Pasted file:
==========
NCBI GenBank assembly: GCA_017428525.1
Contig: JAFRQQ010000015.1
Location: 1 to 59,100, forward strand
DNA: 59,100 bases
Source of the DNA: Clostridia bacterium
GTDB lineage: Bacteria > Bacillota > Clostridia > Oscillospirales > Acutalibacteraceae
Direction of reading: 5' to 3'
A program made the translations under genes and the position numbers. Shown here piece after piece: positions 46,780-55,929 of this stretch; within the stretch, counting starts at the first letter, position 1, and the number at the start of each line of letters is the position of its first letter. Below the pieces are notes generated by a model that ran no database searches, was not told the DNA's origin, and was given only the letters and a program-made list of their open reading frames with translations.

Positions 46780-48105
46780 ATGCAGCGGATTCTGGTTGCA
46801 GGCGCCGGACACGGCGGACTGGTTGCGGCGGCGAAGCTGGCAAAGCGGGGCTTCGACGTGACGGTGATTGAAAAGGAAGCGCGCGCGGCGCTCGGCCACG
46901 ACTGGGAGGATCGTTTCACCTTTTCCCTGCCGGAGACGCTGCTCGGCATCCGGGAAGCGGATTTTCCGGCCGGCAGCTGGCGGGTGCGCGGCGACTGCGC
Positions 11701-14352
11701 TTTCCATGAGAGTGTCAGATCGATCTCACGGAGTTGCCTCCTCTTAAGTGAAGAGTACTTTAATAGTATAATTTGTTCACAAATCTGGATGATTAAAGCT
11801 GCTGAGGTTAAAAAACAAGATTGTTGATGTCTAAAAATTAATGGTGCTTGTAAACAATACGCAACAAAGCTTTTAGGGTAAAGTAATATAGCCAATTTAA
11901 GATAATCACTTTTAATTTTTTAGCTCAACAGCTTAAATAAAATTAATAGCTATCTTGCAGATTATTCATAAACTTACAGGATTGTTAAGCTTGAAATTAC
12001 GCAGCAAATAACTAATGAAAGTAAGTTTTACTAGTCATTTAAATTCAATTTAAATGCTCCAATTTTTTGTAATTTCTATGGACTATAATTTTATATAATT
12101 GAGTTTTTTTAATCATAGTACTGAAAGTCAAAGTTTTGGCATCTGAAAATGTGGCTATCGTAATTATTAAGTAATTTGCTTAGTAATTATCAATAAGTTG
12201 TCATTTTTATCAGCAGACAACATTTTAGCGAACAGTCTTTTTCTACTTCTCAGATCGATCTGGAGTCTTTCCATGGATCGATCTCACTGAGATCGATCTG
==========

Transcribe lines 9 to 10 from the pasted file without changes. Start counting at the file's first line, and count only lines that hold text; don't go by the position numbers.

Positions 46780-48105
46780 ATGCAGCGGATTCTGGTTGCA